This post originally appeared on Medium.
If you don’t already know, the Camino de Santiago is a series of pilgrimages across parts of Spain and Portugal that lead to Santiago de Compostela, where the remains of St. James were discovered.
There are multiple routes, but the most popular is the Camino Frances, which runs along northern Spain from St Jean Pied de Port in France and ends in Santiago. The full route covers about 485 miles, or 780 kilometers.
The Camino began as a spiritual pilgrimage. But it is now usually undertaken by those who are looking to experience the challenge of such an extended hike.
I don’t remember exactly where or when I first heard about the Camino. I think it was a blog post. I just know that, once I knew what it was, I couldn’t quite shake the idea of hiking the Camino de Santiago myself.
Which doesn’t actually make any sense. I’m not the biggest fan of the outdoors; I like the idea of nature, just not most of the practical aspects of being in nature. (Like avoiding bugs, getting too hot or too cold, getting wet or dirty, finding a place to poop, etc. etc.)
But over the last year or so I have started to add more outdoor activities into my life. I occasionally go on hikes and the idea of taking a walk outdoors no longer fills me with complete dread. Sometimes I think I even enjoy being outside a little bit.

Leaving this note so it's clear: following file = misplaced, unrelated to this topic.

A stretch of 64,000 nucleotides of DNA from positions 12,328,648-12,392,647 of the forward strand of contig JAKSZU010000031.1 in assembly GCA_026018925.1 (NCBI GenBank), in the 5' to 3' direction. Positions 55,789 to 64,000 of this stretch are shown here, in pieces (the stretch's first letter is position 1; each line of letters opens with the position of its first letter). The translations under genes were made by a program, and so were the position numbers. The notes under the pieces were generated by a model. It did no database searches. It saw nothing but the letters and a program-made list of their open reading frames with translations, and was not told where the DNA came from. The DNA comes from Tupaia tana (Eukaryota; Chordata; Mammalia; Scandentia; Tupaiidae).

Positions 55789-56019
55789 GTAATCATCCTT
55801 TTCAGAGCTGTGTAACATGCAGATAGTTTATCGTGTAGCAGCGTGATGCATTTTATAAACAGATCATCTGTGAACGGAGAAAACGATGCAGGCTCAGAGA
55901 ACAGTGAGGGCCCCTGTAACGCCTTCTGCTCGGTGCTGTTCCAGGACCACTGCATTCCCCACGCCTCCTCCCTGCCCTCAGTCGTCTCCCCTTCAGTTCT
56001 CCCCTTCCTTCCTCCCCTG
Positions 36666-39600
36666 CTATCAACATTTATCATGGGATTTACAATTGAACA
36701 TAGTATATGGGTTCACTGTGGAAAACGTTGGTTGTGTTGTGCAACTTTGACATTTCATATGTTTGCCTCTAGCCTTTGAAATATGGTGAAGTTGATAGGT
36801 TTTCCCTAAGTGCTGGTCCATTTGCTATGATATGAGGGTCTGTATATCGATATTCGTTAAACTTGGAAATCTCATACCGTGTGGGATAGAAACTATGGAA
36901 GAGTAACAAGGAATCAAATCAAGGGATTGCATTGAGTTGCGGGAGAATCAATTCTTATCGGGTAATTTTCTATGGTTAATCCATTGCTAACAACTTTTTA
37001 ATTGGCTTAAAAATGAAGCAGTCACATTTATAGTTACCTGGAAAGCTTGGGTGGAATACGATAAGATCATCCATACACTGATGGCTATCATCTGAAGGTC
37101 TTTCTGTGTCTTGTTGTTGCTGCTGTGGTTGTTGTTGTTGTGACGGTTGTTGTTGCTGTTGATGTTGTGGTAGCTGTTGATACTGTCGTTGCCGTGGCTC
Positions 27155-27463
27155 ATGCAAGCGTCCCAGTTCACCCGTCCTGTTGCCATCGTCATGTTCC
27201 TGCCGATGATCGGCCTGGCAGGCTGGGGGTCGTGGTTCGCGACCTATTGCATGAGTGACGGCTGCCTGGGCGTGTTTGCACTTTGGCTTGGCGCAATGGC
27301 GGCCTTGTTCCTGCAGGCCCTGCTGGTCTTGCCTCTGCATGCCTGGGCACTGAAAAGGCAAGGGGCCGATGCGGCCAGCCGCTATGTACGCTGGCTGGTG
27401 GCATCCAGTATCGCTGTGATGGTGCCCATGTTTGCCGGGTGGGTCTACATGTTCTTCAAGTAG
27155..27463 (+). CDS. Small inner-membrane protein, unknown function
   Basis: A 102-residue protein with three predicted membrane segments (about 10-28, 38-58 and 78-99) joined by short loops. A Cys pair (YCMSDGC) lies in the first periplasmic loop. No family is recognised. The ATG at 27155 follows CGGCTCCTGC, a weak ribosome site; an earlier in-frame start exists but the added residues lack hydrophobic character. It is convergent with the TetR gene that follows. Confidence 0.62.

Other times I still think I would be better off staying indoors forever.
Despite my mixed feelings on hiking and being in nature in general, I keep coming back to the idea of hiking the Camino. I am intrigued by pushing myself to complete such a big endeavor. I think of how it would feel to complete it, how maybe if I walked across Spain I could do just about anything.
On the other hand, I’m not the most physically fit person. I would definitely have to get in better shape before I considered doing something like that.
I’m also kind of a wimp. Too much discomfort and I turn into a cranky mess. All things considered, the Camino is probably one off the less uncomfortable long-haul hikes you can do, given that you are able to sleep every night in an actual bed (there are hostels along the way called Albergues that offer bare-minimum accommodation to those on the Camino) and you don’t usually go that long between seeing people. But still. Facts are facts and the fact is I’m a touch wimpy.
And yet I still want to hike the Camino de Santiago. The whole thing. I want to start in France and walk my way across Spain by myself for a month. Is that crazy? Am I a crazy person?
Maybe. I don’t know. I’m going to do some obsessive Googling and think about it.
Have you hiked the Camino de